The Differences That Are Panama

Deciding to relocate to another country is a huge step.

You can research for years and still not be totally prepared, because it’s often the little things that pose the biggest hurdles to your acclamation. I always encourage clients to visit for long periods of time before deciding if moving to Panama is right for them.

The other day a friend of mine returned from a couple of weeks in London and she said: “you know the biggest thing I really enjoyed was having the sun rise at 4:30 in the morning and it still  being light at 9:00 at night.” I thought about that for a while and strange as it may seem, I would agree that I miss that change in the rising and setting of the sun. Panama is simply too close to the equator for there to be much of a change. It’s pretty much 12 hours of light and 12 hours of dark. Should that be a deal breaker? Probably not, but it is worth considering.

The Lack Of Changing Seasons

I was warned about the lack of changing seasons when I first considered moving. Everyone was quick to point out that Panama was the one spot on the globe where you could watch the sun rise over the Pacific and set over the Atlantic, but few mentioned it was summer all the time. No snow. Never a freezing temperature. That could be a good thing or a bad thing. I tend to like not having to rotate my clothes and knowing it’s always going to be warm. There is the wet season vs. the dry season, but I hardly notice the changes. The weather is pretty much the same.

No Mail. No Addresses.

Panama Packages
Packages are shuttled from Miami to Panama City by expediting companies which provide individuals in Panama with a US mailing address. It can be costly and, as Panama matures, you can find most products locally.

There are other differences which one should consider. Like the fact is there no postal service. No mail. I have friends in the States who claim they could stop getting mail and never miss sorting through the circulars and bulk mail which is delivered at least six days a week. I have to caution them that not having mail delivered touches lots of different things.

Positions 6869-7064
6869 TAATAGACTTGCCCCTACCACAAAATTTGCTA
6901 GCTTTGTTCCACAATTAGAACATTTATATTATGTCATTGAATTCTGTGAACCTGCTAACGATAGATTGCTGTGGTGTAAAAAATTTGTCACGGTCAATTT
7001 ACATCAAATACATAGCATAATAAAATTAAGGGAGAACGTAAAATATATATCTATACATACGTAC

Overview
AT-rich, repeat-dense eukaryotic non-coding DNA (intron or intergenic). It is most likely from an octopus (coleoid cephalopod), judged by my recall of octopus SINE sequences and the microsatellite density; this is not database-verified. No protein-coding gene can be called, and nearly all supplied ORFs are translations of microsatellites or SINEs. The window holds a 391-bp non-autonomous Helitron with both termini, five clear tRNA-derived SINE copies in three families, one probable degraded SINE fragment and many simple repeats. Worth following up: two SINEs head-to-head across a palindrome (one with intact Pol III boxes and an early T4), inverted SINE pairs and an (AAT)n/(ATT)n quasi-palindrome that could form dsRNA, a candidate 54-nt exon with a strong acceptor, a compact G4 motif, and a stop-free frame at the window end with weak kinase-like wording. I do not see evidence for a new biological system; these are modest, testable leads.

For example, no mail, no address. I listened quietly the other day when a client was attempting to visit their lawyer. “The building diagonal from the sushi restaurant?” I heard them repeat slowly and I smiled inwardly. I knew a taxi driver would be able to get them to the correct spot, but not having a real address was a bit unnerving to the unaccustomed. When it comes to addresses, there tends to be a lot of descriptive geographical instructions which requires a bit of trust and easy acceptance that I don’t always find in North Americans.

Who’s Going To Deliver My Amazon Orders?

No mail service also means no Amazon. I find many people are so used to Amazon delivering just about everything to their front door, that not being able to easily activate Amazon Prime is a big deal. You can order from Amazon, but it’s expensive. Some people have a mailing address through a local shipping business such as Mail Boxes Etc. or a UPS store. You are given a personalized address which is normally located in Miami and it’s simply a shipping hub. Handlers accept mail and packages on your behalf and then reroute them via plane to Panama City. The packages are then delivered to your local store waiting for pick-up.

Panama Amazon
You don’t often see that amazon smile in Panama unless it’s arrived by way of the underground network of expats!

There are several stores in Panama City, but there are also ones throughout Panama including Coronado and Boquete. Normally you pay a monthly fee for the address and then by the gram, so if you are ordering anything remotely heavy, you start to pay a hefty price.

Because people tend to come and go from North America fairly routinely, there is sort of an underground network among friends that shuttles packages back to Panama from a trip. “I almost always have an extra suitcase that is filled with things from Amazon” laughed a friend the other day. “It’s amazing what people want and order, and I’m always happy to help out a friend if I’m on a trip.”